There are 3 generations. The original Graphite Colored with a single
    ethernet port and modem. The Snow Airport base station with 2 ethernet
    ports and a modem. And finally the Extreme which has 2 ethernet ports,
    a USB port for a printer, and an optional modem. The Extreme also says
    on the front "Airport Extreme".

    Sounds like you have the 2nd generation Snow.
     

    Instead of using enterNet software on the Mac, you should be able able
    to use the Snow Airport base station to do the PPPoE authentication and
    then share the connection with all the computers in your household.
     

    Nope. This is the WAN port, and this is where your DSL line gets
    plugged into. It is important that you plug your DSL line into this
    port as it is the one that the Snow Airport base station
     

    The <--> is the LAN port and is for your local household network. Plug
    your 466 mhz G4 into this port. Or if you have a 10/100BaseT ethernet
    switch or hub you can plug that into the <--> LAN port and then plug
    your 466 mhz G4 and any other computers you like into the switch or hub.
     

    It is my guess that because your 466 mhz G4 is plugged into the wrong
    port on the Snow Airport base station, it doesn't see the base station
    and thus the software is looking for an Airport drivers so that it can
    find an Airport card and look for a base station via 802.11b wireless.
    But because you don't have an Airport card on your 466 mhz G4, thus the
    above error.
     

    Again, reverse the way you have your cables connected to the base
    station.
     

    Changing the cables should get you working, but as a fall back position,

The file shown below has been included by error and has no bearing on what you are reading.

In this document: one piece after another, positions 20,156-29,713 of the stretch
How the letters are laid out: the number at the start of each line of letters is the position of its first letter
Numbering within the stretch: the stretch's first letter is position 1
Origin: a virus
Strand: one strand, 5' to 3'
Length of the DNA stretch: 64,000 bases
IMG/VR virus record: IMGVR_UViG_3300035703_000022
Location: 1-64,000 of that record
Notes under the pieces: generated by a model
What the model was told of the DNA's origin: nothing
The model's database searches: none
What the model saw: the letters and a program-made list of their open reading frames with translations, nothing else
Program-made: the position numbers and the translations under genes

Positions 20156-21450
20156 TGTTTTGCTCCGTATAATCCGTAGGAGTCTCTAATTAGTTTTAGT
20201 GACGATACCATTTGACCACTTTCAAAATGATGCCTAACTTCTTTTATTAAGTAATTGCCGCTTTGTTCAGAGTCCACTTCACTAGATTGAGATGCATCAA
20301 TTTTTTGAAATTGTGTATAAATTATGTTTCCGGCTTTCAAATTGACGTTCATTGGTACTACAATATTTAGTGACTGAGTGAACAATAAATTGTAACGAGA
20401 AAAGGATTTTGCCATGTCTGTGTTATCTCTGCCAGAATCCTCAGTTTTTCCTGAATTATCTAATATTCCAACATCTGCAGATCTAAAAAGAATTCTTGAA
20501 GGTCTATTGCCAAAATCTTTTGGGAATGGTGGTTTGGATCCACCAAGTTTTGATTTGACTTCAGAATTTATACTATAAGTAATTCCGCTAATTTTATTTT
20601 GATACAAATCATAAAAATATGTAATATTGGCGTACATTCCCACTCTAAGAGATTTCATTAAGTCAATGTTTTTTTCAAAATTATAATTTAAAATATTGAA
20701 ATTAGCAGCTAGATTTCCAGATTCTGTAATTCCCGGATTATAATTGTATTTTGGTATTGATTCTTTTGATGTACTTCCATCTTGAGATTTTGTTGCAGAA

you could also install the Airport Admin Utility on your Pismo and try
    to setup the Snow Airport base station via the Pismo. But I would only
    try that as a last resort.

    Note: I don't know if this was your intention, but you should be able
    to get the Snow Airport base station to perform the PPPoE task. I've
    done this with an original Graphite Airport base station, and an Airport
    Extreme base station. In my case it was Verizon DSL.

    Good luck.

    Bob Harris
     
    Bob Guest

  7. #7

    Default Re: airport setup questions



    Bob Harris wrote:
    --snip--

     
    --snip-- 
    >[/ref]

    Thanks, Bob, that reply was a humdinger.

    I think you nailed it, except for one thing.

    I tried the cables both ways, restarted both ways, restarted the base
    station, etc. No matter what I did, same error message. Something about
    the necessary hardware isn't installed on your machine.

    I'm using OS 9.2. Does the snow base station work with OS 9?

    It's possible I was using "Airport setup assistant" instead of "Airport
    Admin Utility.

    Further comments welcome.


    Cheers,


    Tim Miller

    Timothy Guest

  8. #8

    Default Re: airport setup questions

    Timothy Miller <com> wrote:
     

    The 'sun' icon should go to the DSL modem, the 'double arrow' to your
    desktop G4. 

    I nearly got caught with this one. I have just today been setting up an
    airport network.